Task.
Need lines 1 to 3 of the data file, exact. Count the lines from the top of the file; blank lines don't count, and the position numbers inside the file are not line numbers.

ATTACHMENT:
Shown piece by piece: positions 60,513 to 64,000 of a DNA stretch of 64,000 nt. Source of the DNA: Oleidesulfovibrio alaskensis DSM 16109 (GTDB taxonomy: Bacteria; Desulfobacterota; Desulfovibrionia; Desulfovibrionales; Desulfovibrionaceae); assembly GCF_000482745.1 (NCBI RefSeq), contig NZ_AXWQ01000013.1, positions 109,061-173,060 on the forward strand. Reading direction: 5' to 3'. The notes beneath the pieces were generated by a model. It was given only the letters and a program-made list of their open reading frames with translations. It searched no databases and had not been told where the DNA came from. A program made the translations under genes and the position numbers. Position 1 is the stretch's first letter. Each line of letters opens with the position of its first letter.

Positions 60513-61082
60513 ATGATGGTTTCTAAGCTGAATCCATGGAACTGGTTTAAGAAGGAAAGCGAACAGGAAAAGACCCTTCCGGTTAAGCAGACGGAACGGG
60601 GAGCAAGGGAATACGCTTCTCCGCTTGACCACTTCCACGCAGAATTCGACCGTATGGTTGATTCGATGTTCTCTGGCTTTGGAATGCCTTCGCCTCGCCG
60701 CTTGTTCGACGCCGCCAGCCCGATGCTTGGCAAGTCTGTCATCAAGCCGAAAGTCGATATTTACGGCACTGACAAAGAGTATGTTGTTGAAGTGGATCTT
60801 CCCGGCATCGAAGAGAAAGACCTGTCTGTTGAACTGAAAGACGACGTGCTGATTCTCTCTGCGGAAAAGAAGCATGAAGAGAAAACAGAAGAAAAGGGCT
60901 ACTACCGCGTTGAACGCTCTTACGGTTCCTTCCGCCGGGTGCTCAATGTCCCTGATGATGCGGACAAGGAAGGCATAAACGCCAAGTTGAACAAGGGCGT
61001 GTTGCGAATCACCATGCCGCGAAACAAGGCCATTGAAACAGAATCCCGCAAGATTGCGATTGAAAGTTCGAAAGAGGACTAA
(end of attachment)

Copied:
Shown piece by piece: positions 60,513 to 64,000 of a DNA stretch of 64,000 nt. Source of the DNA: Oleidesulfovibrio alaskensis DSM 16109 (GTDB taxonomy: Bacteria; Desulfobacterota; Desulfovibrionia; Desulfovibrionales; Desulfovibrionaceae); assembly GCF_000482745.1 (NCBI RefSeq), contig NZ_AXWQ01000013.1, positions 109,061-173,060 on the forward strand. Reading direction: 5' to 3'. The notes beneath the pieces were generated by a model. It was given only the letters and a program-made list of their open reading frames with translations. It searched no databases and had not been told where the DNA came from. A program made the translations under genes and the position numbers. Position 1 is the stretch's first letter. Each line of letters opens with the position of its first letter.

Positions 60513-61082
60513 ATGATGGTTTCTAAGCTGAATCCATGGAACTGGTTTAAGAAGGAAAGCGAACAGGAAAAGACCCTTCCGGTTAAGCAGACGGAACGGG